Discussions between Ofcom, mobile operators, and Culture Secretary Maria Miller are to take place today, concerning the introduction of 4G networks in the UK.
Prior to the meeting, O2 was optimistic about the chances of a summer 2013 launch. Chief executive Ronan Dunne said, "It's been a very good process and it feels that we've made a lot of progress, so I'm hopeful that we'll have a basis for moving forward." He was, however, still frustrated with the sluggishness of Ofcom's actions.
O2 and Vodafone will be able to offer 4G services only after gaining control of the other parts of the radio spectrum when they are eventually freed up and sold off. Ofcom could speed things up by bringing the auction, which is expected to happen in January, forward by up to a fortnight.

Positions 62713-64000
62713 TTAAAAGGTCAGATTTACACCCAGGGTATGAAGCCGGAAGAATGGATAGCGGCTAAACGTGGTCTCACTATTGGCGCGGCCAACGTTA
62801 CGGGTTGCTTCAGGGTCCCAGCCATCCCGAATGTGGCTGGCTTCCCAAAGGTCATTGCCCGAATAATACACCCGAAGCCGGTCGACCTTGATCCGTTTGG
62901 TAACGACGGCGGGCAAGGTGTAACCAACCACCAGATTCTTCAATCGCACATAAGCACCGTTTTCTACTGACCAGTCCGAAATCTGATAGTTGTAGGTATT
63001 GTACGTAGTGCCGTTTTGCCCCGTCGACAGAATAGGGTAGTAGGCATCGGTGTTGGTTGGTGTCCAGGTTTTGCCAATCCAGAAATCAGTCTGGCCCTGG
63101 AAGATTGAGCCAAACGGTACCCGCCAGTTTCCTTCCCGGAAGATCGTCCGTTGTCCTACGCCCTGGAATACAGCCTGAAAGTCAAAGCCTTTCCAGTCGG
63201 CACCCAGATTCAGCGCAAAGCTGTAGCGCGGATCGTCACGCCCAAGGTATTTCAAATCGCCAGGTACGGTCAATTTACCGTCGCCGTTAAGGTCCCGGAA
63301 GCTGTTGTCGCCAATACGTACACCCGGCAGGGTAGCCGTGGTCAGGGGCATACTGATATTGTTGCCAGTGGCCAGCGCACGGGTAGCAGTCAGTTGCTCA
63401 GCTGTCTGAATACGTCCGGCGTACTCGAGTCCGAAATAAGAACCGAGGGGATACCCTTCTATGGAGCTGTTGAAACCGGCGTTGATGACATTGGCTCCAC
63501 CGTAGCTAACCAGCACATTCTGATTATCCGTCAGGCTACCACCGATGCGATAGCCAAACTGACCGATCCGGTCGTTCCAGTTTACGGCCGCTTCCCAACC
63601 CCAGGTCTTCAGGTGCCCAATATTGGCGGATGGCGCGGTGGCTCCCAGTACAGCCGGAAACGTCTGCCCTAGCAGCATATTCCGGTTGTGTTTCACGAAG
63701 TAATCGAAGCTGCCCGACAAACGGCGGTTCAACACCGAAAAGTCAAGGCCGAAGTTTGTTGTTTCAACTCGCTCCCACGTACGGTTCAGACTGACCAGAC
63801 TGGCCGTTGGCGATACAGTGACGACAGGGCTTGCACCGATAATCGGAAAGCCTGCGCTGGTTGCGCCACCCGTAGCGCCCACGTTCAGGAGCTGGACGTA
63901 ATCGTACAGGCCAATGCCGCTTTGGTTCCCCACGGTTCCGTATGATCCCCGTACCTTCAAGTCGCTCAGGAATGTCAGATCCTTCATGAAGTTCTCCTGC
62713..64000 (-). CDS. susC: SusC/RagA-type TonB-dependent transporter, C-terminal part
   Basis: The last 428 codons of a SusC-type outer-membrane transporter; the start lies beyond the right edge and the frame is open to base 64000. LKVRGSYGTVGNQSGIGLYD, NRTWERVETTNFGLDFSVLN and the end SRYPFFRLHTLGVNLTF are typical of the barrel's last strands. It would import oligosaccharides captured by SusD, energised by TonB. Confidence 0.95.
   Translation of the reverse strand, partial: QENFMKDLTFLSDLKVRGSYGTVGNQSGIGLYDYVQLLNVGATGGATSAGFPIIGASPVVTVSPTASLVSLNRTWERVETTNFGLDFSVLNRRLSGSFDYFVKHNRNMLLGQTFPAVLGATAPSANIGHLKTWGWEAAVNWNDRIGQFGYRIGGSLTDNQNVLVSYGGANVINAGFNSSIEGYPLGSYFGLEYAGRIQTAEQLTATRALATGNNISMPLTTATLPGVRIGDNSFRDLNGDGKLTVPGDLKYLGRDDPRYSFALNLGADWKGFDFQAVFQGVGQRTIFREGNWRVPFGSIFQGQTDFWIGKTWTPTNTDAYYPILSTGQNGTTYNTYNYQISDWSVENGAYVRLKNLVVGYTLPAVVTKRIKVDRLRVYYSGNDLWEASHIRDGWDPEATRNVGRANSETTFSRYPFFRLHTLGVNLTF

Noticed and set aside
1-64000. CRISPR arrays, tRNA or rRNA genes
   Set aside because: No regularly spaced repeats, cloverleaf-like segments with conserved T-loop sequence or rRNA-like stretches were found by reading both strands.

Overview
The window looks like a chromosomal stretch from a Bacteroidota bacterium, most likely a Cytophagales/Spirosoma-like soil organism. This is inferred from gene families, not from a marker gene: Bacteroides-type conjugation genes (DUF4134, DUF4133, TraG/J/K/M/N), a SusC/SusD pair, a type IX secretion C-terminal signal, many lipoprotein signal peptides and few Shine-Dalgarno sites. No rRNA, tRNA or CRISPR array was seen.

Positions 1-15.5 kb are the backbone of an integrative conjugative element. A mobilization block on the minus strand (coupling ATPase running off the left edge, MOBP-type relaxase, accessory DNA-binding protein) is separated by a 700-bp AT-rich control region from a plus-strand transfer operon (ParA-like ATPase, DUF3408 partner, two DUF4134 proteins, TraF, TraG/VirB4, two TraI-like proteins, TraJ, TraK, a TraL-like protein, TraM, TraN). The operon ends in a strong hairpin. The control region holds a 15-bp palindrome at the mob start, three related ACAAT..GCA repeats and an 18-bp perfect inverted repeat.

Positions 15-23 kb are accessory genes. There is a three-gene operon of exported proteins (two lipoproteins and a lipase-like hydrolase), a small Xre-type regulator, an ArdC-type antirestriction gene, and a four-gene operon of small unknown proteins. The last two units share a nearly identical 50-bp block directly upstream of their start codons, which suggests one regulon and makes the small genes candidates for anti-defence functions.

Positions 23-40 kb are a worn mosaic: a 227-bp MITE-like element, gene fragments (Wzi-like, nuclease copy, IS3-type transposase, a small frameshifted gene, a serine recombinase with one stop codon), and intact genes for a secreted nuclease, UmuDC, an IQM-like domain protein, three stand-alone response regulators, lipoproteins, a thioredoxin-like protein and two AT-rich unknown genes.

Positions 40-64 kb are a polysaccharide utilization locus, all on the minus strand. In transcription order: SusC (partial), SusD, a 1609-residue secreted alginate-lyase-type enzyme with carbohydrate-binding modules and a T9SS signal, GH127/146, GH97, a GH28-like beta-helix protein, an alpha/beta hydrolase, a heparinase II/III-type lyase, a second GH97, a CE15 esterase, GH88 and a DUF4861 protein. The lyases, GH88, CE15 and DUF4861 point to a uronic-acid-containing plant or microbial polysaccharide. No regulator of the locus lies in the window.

This would mean that 4G networks could be launched by May or June, rather than the latter part of next year. This would also confine EE's period of exclusivity to around half a year.
EE has so far withheld any firm dates of the public release of its 4G service, but today's discussions could pave the way for an October launch.
The other networks, particularly Vodafone and O2 were enraged by EE's 4G headstart, however, if they decide to set up a legal challenge they would risk further reducing the speed of their own progress.
As things stand, Three will take over a portion of EE's 4G spectrum next September.